Out-of-hospital cardiac arrest (OHCA) leads to over 300,000 deaths every year in North America. Many OHCA are due to ventricular fibrillation (VF) or pulseless ventricular tachycardia (VT), which are generally considered to have the best prognosis during cardiac arrest due to their responsiveness to defibrillation. However, attempts at defibrillation during cardiac arrest frequently result in non-sustained return of spontaneous circulation (ROSC), and VF or pulseless VT commonly persist or recur after defibrillation. Amiodarone and lidocaine are used to promote defibrillation of VF or pulseless VT, and to prevent recurrences. Previous trials demonstrated patients with OHCA who received amiodarone were more likely than those who received placebo or lidocaine to have ROSC, and to survive to hospital admission. However, amiodarone’s effect on survival to hospital discharge, or neurologic outcome are uncertain.
Does the use of amiodarone or lidocaine during OHCA with shock-refractory VF or pulseless VT have an effect on survival to hospital discharge?
Patients from 55 emergency medical service agencies in 10 North American sites. Patients were 18 years of age or older with nontraumatic OHCA and shock-refractory VF or pulseless VT, defined as confirmed persistent (nonterminating) or recurrent (restarting after successful termination) VF or pulseless VT after one or more shocks anytime during resuscitation (inclusive of rhythms interpreted as being shockable by an automated external defibrillator).
Amiodarone 300 mg IV (150 mg if patient < 45.5 kg) or Lidocaine 120 mg IV (60 mg if patient < 45.4 kg)
0.9% Normal Saline IV
Primary: Survival to hospital discharge
Secondary: Favorable neurologic function at discharge
Multicenter randomized, double-blind, placebo controlled, prehospital trial with intention to treat analysis
Receipt of open-label amiodarone or lidocaine during resuscitation, known hypersensivity to amiodarone or lidocaine, an advance directive, member of protected population (child, pregnant, prisoner), study-provided bracelet provided to those who wish to be excluded from participation, traumatic cardiac arrest
- 37,889 patients with out-of-hospital cardiac arrest were assessed for eligibility
- 4,653 were included in the intention to treat analysis
- 3,026 patients were included in primary analysis
Survival to hospital discharge (No Statistically Significant Difference)
- Amiodarone 24.4%
- Lidocaine 23.7%
- Placebo 21%
- Amiodarone vs Placebo 3.2% difference (95% CI -0.4 – 7.0; p = 0.08)
- Lidocaine vs Placebo 2.6% difference (95% CI -1.0 – 6.3%; p = 0.16)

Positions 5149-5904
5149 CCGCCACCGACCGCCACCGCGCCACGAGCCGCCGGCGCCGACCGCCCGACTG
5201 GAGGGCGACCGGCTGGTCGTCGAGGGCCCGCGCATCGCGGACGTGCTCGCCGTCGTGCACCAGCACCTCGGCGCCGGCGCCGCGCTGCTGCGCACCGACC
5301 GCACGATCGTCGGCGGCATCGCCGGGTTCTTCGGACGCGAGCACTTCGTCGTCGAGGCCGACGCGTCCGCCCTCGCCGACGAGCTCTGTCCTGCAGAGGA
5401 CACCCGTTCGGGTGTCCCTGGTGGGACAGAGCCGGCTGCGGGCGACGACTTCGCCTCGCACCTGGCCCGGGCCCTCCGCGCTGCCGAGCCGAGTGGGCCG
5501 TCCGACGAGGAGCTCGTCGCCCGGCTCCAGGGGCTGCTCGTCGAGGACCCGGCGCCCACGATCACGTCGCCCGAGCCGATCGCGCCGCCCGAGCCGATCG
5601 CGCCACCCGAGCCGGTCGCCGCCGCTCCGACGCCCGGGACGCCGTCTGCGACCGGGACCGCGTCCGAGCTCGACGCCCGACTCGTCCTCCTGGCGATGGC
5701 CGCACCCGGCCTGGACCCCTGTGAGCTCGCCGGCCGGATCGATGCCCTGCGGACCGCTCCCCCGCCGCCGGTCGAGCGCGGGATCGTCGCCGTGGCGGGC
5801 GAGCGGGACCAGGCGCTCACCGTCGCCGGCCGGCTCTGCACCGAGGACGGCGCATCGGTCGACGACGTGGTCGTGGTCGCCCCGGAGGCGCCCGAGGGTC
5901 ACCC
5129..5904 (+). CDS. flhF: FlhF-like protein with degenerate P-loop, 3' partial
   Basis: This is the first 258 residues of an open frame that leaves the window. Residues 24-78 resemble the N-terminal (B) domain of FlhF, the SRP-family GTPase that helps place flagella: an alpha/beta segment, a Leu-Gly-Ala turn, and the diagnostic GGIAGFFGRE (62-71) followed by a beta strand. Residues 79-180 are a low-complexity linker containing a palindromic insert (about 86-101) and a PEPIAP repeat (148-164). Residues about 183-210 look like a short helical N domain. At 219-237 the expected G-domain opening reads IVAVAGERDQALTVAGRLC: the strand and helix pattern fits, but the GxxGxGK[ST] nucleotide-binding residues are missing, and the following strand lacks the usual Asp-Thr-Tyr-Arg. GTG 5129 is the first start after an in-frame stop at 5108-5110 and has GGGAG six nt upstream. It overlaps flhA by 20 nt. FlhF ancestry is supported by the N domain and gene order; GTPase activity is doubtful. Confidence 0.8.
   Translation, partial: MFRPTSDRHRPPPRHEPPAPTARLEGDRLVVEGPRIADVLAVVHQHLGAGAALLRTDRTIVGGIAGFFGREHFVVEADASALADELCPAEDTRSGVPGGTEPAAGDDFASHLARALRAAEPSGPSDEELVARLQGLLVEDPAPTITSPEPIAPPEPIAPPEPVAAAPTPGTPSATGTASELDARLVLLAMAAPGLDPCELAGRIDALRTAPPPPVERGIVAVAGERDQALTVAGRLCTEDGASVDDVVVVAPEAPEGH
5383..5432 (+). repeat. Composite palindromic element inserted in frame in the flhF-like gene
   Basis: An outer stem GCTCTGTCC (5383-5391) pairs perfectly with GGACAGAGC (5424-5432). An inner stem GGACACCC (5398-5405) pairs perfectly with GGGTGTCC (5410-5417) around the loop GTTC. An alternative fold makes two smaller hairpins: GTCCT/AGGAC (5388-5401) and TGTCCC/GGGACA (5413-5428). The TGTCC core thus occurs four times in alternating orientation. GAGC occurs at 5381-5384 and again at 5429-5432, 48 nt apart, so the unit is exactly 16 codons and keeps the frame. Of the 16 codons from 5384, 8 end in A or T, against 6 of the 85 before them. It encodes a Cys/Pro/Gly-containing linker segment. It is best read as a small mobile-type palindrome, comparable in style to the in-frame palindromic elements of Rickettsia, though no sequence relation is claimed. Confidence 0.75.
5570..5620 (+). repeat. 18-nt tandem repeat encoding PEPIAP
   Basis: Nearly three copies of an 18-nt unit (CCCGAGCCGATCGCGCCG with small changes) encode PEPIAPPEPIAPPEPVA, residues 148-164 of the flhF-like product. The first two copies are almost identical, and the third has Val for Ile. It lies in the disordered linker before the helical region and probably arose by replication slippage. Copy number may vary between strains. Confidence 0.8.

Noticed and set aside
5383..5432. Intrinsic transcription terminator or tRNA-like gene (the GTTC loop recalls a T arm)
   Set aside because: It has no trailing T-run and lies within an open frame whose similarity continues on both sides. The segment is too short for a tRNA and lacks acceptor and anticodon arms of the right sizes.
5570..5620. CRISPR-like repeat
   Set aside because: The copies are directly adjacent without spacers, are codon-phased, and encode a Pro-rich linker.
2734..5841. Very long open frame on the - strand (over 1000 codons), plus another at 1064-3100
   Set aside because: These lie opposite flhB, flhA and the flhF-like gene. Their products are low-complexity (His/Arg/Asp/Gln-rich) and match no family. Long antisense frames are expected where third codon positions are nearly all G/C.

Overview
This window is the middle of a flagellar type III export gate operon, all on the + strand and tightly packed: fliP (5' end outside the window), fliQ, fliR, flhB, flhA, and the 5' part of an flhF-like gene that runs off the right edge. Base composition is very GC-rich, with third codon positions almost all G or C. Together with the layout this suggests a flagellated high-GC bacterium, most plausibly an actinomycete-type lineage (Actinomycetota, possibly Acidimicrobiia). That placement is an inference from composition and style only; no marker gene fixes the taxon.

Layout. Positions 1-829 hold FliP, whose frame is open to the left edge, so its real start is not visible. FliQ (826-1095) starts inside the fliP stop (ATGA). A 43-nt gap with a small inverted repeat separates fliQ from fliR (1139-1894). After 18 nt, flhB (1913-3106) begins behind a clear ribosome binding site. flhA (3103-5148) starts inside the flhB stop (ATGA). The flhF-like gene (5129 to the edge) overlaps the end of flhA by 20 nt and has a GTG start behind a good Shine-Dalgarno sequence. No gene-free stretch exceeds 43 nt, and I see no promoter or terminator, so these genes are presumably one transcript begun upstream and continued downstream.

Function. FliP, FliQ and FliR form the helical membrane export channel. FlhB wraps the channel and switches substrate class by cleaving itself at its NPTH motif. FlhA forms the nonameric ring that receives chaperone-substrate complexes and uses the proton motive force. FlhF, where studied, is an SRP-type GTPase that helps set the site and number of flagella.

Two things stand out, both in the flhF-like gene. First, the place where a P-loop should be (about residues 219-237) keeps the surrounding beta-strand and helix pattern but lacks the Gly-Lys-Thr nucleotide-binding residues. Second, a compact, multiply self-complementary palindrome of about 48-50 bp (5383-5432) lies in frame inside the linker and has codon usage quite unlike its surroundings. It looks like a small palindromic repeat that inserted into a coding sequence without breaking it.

- Amiodarone vs Lidocaine 0.7% difference (95% CI -3.2 – 4.7%; p = 0.70)
- Neurologic outcomes were similar in all groups
- Patients who received antidysrhythmic drugs received fewer shocks after the first dose of the trial drug, received fewer rhythm-control medications during hospitalization, and required less CPR during hospitalization.
- Active drugs were associated with a higher rate of survival to hospital discharge if the cardiac arrest was witnessed (P = 0.05).
- 27.7% for amiodarone
- 27.8% for lidocaine
- 22.7% for placebo
- Amiodarone vs Placebo 5% (95% CI 0.3 – 9.7; p = 0.04)
- Lidocaine vs Placebo 5.2% (95% CI 0.5 – 9.9; p = 0.03)
- Double-blinded, randomized clinical trial
- Multicenter increasing external validity
- Baseline characteristics between groups were evenly matched
- 99.5% Patient Follow up
- Post arrest care was not standardized between hospitals and this could create imbalances between trial groups
- Trial was powered to detect a 6% absolute differences in survival to hospital discharge. It is possible that there is a smaller difference that is a true difference but this study cannot determine this.
- Selection bias could have influenced trial enrollment
- Drug delivery may have been too late to overcome the metabolic consequences of prolonged cardiac arrest (mean time from arrest to drug treatment was 19.3 minutes).
” Overall, neither amiodarone nor lidocaine resulted in a significantly higher rate of survival or favorable neurologic outcome than the rate with placebo among patients with out-of-hospital cardiac arrest due to initial shock-refractory ventricular fibrillation or pulseless ventricular tachycardia.”
This trial failed to demonstrate a statistically significant benefit in the primary outcome: survival to discharge. Although subgroup analysis shows interesting trends, there is little data to support using antidysrhythmics in OHCA due to shock resistant VF or pulseless VT when looking at patient centered outcomes (survival to hospital discharge and good neurologic outcomes). Instead, pre-hospital providers should focus primarily on delivering interventions proven to be effective, like high quality chest compressions and defibrillation.
Potential Impact To Current Practice
The results of this study should lead to re-consideration of the use of amiodarone or lidocaine in patients with refractory VF or pulseless VT in OHCA. Future iterations of ACLS will have to incorporate this high-quality data with prior evidence.
The use of amiodarone or lidocaine during OHCA with shock refractory VF or pulseless VT has no significant benefit over placebo, when focused on patient centered outcomes.
ScanCrit: CPR and Amiodarone
EM Nerd: The Case of the Perfect Imperfection
EM Lit of Note: Amiodarone, Lidocaine or . . . Nothing
The Bottom Line: Amiodarone, Lidocaine or Placebo in Out-of-Hospital Cardiac Arrest
St. Emlyn’s: JC: Arrested Developments
Kudenchuk PJ et al. Amiodarone, Lidocaine, or Placebo in Out-of-Hospital Cardiac Arrest. NEJM 2016. PMID: 27043165
Joglar JA, Page RL. Out-of-Hospital Cardiac Arrest – Are Drugs Ever the Answer? NEJM 2016. PMID: 27042874